A Financial Case Study: Improving Retention Rates of New Mothers with a Corresponding Reduction in Health Care Costs
John Luttrell and Nancy Held
The responsibility of the senior finance team is easily stated but challenging to execute. They must be knowledgeable across all functions of the business but not wedded to process, constantly seeking opportunities for innovation and improved financial performance. As one would expect, the devil’s in the details. This is a case study of one company where the financial team uncovered surprising value, cost savings and solid ROI.
The cost of employee turnover is an often quoted but ignored statistic. Reducing the cost of employee turnover is usually overlooked because (i) it is not measured, (ii) it is viewed as largely uncontrollable and, (iii) senior management has not recognized employee retention as a worthy corporate priority. Additionally, it is a difficult adjustment for managers to change their thinking as the economy improves to one where “doing more with less” is no longer an overriding corporate mantra.
This newsletter deals with one aspect of improving retention rates- that associated with corporate support of mothers as they return to work after giving birth and how such support can also be directly linked to corporate health care costs.
Specifically, support for nursing mothers in their individual lactation programs is beginning to gain recognition as a meaningful retention tool that will, if properly administered, significantly reduce turnover rates and health care costs. More leading businesses have begun to implement such programs and we see this as a trend that will spread as these programs are (i) relatively low cost, (ii) have developed to the extent there is a viable working model that is relatively easy to implement, and (iii) the ROI is both overwhelming, measurable and proven. Finally, the immeasurable benefit of showing corporate support for helping new moms reconcile the conflict between being a new parent and the demands of one’s career cannot be overestimated.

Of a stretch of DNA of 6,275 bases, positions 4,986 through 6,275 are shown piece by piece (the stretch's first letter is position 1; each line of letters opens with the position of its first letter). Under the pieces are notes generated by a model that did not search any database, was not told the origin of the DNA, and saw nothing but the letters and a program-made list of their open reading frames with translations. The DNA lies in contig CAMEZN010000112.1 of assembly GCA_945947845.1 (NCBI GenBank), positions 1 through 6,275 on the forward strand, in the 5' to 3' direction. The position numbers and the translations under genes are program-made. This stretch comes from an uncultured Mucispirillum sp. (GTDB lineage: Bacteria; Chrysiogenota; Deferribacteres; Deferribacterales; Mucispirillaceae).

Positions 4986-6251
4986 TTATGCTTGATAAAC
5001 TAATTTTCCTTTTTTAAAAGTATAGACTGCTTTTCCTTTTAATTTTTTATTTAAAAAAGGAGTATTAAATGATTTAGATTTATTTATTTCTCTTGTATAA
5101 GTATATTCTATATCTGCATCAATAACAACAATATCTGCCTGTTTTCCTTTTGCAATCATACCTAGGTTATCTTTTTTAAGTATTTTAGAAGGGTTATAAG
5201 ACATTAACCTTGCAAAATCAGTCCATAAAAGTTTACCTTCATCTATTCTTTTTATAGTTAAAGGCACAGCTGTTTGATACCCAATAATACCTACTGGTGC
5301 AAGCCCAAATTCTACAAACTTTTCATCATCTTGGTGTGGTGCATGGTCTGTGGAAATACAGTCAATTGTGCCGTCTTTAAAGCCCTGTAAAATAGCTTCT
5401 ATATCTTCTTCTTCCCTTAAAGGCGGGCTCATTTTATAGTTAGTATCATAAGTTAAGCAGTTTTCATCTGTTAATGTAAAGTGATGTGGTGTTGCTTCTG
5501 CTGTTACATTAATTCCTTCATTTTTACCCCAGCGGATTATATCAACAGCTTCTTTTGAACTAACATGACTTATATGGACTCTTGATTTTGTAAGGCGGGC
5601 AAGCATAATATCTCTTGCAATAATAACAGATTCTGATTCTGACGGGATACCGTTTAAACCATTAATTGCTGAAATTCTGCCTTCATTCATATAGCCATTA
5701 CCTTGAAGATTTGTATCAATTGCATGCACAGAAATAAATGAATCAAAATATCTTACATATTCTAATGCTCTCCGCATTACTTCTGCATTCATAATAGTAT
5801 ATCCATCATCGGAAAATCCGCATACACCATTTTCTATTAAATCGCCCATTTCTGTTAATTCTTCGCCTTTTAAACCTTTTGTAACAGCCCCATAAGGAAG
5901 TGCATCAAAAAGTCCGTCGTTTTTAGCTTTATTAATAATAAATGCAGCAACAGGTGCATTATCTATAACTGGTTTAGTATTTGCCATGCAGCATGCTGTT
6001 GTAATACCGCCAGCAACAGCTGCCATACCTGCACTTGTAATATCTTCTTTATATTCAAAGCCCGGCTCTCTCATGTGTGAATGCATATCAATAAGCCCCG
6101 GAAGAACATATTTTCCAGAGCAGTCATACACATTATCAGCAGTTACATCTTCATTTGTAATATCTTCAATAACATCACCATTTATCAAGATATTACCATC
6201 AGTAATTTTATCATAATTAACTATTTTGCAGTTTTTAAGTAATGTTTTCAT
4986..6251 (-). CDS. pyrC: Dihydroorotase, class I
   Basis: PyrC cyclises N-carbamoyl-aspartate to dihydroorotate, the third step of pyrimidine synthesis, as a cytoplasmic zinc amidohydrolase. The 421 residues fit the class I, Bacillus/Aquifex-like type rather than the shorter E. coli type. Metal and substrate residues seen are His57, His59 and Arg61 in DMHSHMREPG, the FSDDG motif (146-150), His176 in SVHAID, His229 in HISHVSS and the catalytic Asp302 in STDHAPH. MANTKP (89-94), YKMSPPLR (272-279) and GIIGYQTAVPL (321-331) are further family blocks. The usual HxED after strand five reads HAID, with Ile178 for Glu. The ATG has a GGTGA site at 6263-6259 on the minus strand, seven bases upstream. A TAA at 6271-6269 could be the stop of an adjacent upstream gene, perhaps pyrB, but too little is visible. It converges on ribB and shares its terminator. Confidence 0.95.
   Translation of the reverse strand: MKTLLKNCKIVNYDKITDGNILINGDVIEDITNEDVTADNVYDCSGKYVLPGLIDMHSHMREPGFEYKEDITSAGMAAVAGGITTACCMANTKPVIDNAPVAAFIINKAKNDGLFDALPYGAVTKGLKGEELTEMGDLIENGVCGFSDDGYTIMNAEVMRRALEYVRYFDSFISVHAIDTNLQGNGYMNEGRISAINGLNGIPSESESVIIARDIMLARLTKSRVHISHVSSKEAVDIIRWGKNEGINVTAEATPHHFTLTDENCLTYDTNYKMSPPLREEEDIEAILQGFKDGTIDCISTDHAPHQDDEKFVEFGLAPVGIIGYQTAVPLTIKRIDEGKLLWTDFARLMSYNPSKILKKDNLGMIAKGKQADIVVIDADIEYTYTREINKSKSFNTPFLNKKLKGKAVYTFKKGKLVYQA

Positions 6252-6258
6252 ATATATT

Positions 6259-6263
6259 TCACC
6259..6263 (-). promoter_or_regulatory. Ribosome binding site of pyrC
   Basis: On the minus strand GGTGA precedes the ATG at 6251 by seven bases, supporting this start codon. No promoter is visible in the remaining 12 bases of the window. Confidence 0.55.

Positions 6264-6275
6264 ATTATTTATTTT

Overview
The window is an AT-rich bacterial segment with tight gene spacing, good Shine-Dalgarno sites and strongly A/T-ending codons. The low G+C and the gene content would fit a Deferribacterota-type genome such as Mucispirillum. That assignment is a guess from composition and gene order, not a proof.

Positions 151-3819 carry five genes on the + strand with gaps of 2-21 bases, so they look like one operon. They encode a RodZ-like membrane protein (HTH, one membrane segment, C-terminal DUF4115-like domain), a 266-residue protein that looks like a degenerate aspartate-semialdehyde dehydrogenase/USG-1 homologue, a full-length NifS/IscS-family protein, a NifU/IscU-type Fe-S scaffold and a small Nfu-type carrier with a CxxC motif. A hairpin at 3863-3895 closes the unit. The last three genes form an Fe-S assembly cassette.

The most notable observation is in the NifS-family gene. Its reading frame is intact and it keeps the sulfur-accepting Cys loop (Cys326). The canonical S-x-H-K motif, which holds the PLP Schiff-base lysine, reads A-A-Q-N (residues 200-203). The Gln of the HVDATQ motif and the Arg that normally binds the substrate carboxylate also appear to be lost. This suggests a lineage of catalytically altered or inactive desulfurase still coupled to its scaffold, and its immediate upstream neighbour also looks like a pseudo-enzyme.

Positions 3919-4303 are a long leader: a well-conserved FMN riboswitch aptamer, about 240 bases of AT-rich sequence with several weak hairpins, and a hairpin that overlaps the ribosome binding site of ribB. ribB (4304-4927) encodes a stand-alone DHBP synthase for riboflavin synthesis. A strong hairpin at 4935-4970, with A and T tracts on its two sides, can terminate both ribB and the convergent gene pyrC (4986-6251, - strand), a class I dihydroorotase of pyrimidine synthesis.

Work Retention Rates for New Mothers
A study of several companies with lactation support programs showed that they retained 94.2% of their employees after maternity leave, compared with the national average of 59%. Approximately 62% of the 4 million women giving birth in 2013 were active participants in the US labor market. With a significantly higher retention rate for employers that have lactation support programs, addressing issues between balancing breastfeeding and work requirements is an area ripe for evaluation.
The Cost of Employee Turnover
The direct cost of employee turnover is known to be extraordinarily high even though individual costs may vary depending upon the type of job, the location of the open position and labor market availability. However available statistics and estimates published almost always fall within ranges that are not all that different. According to an analysis presented by in an April 2015 piece in Talent and Resource Management and HRiv:
When you consider all of the costs associated with employee turnover – including interviewing, hiring, training, reduced productivity, lost opportunity costs, etc. – here’s what it really costs an organization:
- For entry-level employees, it costs between 30-50 percent of their annual salary to replace them
- For mid-level employees, it costs upwards of 150 percent of their annual salary to replace them.
- For high-level or highly specialized employees, you’re looking at 400 percent of their annual
Having spent considerable time evaluating such costs, I can support that the above estimates are reasonable and would be accurate for use in performing cost benefit analysis of proposed retention programs. However, the most skeptical CFO could reduce these estimates by 50% and will still conclude many proposed retention techniques discussed herein will still demonstrate an enviable ROI.
Why Breastfeeding is an Important Parental and Corporate Objective